Monday, March 19, 2012

Dreaming of Electric Sheeple

The resistance is in full swing. Download petitions and get updates at and

So, Wilmington is "going green", again. And yet again it's in a totally minor and mostly symbolic way. Yet even so, it's still going to cost you.

City Council may allow Progress Energy to install and maintain two electric vehicle charging stations in the Market St. parking deck. Progress Energy will cover installation and maintenance costs for two years, at which time responsibility could, and probably would, switch over to Wilmington.

Wilmington will only supposedly pay for the electricity for people to charge their cars, an estimated $10 a year. This, of course, could be totally off the mark, and subsidizing this type of thing, which is already heavily subsidized, is not the role of government. Additionally, Wilmington will have to take out liability insurance with a cap of about $4M.

But that's not the real kicker. The kicker is that the money for installation and maintenance isn't really coming from Progress Energy. They apparently have gotten a Federal grant for this.

From the contract:
With respect to any marketing efforts including but not limited to logos, stickers, decals or signage made a part of equipment purchased or infrastructure established; or any printed materials or other marketing and/or outreach materials, activities, or web sites created under this Agreement, Host agrees: i) to consider erecting qualifying signage identifying the EVSE as “being funded by the American Recovery and Reinvestment Act;”
You're paying coming and going. Don't you love the new definition of "capitalism"?

Thursday, March 8, 2012


Up is down, left is right, and now a government handout is "entrepreneurship."

And the saddest part? Local officials seem to have no problem with it.


A spin off of the University of North Carolina Wilmington's entrepreneurship center could cost taxpayers some money.

The center's director, Jonathan Rowe, approached the city council Monday with the idea of the city helping to fund the start of the new center. He is seeking about $100,000 for the first year to rent a building, pay for water and electricity and some grant money for start-up businesses.

City council members were open to the idea but said Rowe needed to also ask the New Hanover County Commissioners to chip in. The center, which was created in 2010, helps connect start-up companies and small businesses to sources of expertise and funding. The center, now located on campus, has reorganized as UNCW Entrepreneurship Center LLC and will also seek private donations.

Rowe said Monday he can get businesses to donate computers, Internet and phone service but he needs help getting the center up and running. He added, the goal would be to make the center self-sufficient in two years by leasing part of the space to existing businesses.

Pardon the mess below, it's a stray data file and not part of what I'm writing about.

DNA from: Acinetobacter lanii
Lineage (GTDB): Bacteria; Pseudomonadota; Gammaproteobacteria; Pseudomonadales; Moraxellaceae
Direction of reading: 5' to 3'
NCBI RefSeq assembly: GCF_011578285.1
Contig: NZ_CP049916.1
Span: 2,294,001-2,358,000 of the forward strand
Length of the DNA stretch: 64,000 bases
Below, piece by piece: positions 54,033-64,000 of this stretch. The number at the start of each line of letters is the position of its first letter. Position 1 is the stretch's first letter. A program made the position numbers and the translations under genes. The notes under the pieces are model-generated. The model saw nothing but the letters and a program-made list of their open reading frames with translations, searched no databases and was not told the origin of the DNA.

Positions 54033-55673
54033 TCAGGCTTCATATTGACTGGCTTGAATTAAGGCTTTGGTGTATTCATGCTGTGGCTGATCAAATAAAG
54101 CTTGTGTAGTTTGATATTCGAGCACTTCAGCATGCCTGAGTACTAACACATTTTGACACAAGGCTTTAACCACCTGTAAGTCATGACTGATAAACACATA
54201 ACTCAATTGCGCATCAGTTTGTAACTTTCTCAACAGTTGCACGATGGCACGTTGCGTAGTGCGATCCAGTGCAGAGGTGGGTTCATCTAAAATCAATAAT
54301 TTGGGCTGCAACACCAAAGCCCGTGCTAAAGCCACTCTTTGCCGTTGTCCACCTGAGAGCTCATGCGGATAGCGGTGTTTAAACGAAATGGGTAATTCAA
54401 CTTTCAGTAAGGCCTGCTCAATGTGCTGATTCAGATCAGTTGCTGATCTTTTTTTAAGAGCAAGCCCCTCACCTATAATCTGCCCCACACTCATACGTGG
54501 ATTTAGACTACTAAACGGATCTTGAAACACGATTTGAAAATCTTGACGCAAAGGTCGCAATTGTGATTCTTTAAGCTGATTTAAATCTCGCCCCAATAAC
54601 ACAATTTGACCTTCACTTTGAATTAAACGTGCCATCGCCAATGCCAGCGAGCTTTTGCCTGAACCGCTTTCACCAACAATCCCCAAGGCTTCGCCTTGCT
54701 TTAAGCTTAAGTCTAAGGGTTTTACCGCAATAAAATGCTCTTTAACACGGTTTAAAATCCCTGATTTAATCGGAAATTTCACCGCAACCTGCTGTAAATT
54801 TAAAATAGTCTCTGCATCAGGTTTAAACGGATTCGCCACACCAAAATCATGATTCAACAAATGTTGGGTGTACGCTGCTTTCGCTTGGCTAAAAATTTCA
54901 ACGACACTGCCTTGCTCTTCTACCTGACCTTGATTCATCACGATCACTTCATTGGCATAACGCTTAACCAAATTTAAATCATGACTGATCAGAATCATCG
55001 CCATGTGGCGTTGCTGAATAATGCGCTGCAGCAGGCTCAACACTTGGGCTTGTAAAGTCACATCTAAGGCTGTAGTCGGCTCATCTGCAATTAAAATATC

Mayor Bill Saffo said if the city does donate money to the center, he would want to establish benchmarks.

The biggest question, in a time when the city faces a nearly $13 million budget shortfall in the coming fiscal year, was where the money would come from.

"We're looking at budget shortfalls. We've got to county every penny," Councilwoman Margaret Haynes said. "The concept, I'm OK with. It's just the money. How are we going to pay for it?"

Rowe has been in talks with City Manager Sterling Cheatham who suggested locating the center downtown. Cheatham said this could be the city's way of investing in small business incentives, a priority the mayor laid out in his state of the city speech earlier this year.

[...]Councilman Neil Anderson suggested the city reevaluate the money it gives to existing economic development organizations to see if the resources are being spread out as they should. (Which is not the same, far from it, from questioning in principle.)

Councilman Charlie Rivenbark said the city spends less on economic development than other cities its size or smaller.

"It's pitiful what we spent on it," he said. (Aww, boohoo, Charlie)

Sunday, March 4, 2012

Wilmington Taxes Man $400k Because They Don't Like His Business

Yup. It's true. Don't you love that you live in the day where government thinks they can do whatever they want to you?

The manager of a sweepstakes parlor plans to sue the city of Wilmington over his tax bill.

Leo Daniels, of 777 Sweepstakes, says he received a letter from the city earlier this week saying that he owes more than $400,000 taxes.

A city spokesman says an ordinance says parlors are taxed every six months per machine.

Daniels says this is his first tax bill, which amounts to more in taxes than he makes in a year.

The city spokesman says six sweepstakes parlors received the same letter this week regarding their back taxes owed to the city.

Also, this guy Leo Daniels isn't some sort of bum. He's involved in other businesses and owns the agency that is doing the extra casting for Iron Man 3.